So I march off to talk to the Director of the DIAP. She asks me a few questions. One of the first questions she asks is: “Are you buying any servers?”
I say, “Of course not! Why, in the name of history, would I do that?!? That’s datacenter stuff. I mean, there will be servers – but I’m not gonna buy them. If I bought servers, where would I put them? I just want to be hosted somewhere. Datacenter guys buy the servers.”
This puzzles her. She thinks for a moment and says, “You sound like you know how the world actually works.” This puzzles me… I’m not sure what to say about that: “I don’t know about that, ma’am. I’m just trying to get my system on the net.”
She asks, “Could you go talk to Eustace King? He works for me. He’s responsible for re-writing the instruction on DIACAP. I’m a little concerned he doesn’t know how the world really works.”
Which is how I ended up having a 2-hour long conversation with the author/editor of DIACAP – which I’ve partly described elsewhere. Long-story-short, even though I really believed I needed an ATO – the author of DoDI 8510.01 told me Storefront was “just an application.” (With seven servers, it’s own firewalls, accessible to the entire Internet.) Suffice it to say, near the end of the conversation, I said something like, “You know, the world keeps on changing…”, and Eustace sighed, “Yeah, and I wish it wouldn’t.”
Both the conversation with Eustace and the text of OMB Circular A-130 led me to believe that many of our C&A concepts are rooted in an outdated view of how IT systems work. We expect “small systems” to be on a “LAN” and therefore low risk – and so the “enclave” will protect them. In the age of cloud computing and the web, this view is almost totally nonsensical. The problems with this approach go both ways – we over-protect some things, and under-protect others. In a “LAN mentality”, protecting the network boundary is really important, because the LAN is assumed “soft on the inside”, and we (reasonably) assume that if bad actors compromise one system, the whole network is compromised. But in the age of the “cloudy web”, we actually know how to isolate systems with significant efficacy. A well-designed DMZ isolates systems from the business network as well as from each other. On the other hand, being hosted on a secure “enclave” is meaningless if the firewall is configured to allow access from the entire enterprise, or worse, the entire Internet.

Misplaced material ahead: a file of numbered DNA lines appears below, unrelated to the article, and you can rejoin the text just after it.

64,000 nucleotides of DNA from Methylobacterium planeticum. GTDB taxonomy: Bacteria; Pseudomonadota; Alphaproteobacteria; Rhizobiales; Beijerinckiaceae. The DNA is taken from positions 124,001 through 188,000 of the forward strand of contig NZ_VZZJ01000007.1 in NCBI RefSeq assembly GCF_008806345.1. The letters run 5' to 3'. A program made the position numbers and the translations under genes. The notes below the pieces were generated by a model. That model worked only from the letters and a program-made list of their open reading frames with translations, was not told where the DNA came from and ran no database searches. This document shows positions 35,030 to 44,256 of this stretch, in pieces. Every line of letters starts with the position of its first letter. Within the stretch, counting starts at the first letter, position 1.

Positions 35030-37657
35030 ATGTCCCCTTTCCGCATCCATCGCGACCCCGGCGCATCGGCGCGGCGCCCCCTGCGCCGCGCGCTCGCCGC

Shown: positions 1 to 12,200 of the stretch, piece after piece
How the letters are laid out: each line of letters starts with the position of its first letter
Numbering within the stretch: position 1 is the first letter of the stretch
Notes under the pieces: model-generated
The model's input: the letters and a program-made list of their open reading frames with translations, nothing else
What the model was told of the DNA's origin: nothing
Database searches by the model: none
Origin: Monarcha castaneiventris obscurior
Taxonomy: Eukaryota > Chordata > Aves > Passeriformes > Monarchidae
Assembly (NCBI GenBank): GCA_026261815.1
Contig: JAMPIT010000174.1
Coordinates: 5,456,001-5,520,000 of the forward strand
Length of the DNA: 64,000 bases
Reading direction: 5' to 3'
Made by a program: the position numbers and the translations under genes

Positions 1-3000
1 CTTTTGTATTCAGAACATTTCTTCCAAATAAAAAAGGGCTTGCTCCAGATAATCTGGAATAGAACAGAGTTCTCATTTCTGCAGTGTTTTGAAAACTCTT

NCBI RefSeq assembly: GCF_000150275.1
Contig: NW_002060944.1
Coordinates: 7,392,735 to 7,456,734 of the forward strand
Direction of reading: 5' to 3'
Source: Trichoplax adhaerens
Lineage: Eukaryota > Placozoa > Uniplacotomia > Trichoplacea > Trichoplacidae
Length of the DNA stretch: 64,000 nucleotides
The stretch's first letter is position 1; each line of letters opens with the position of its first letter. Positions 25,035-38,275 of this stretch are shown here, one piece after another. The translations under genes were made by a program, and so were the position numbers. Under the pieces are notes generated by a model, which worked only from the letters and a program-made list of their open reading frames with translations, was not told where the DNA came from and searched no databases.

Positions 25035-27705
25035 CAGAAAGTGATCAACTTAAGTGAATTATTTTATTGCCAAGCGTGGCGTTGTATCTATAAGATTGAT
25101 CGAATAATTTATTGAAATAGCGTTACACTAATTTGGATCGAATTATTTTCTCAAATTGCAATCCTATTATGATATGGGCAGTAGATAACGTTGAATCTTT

Likewise, our C&A processes don’t seem to have much provision for division of responsibility … an infrastructure service provider can be responsible for the security of the infrastructure, and the application service provider responsible for the application, but we require the ATO to address end-to-end risk. Hence the question, “Are you buying any servers?” In the old days, if you were fielding a system, you would be buying servers… maybe routers, switches and firewalls too. Those things are commoditized today – the datacenter operator does not want your non-standard server that doesn’t fit in his racks or with his management software, and as an app provider, you don’t want to worry about that cruft. I do not want to ever know or care what kind of physical server my apps run on. (I’ve done that. It sucks.)
In some future post, I’ll try to lay out a few of my ideas of how the policy should work.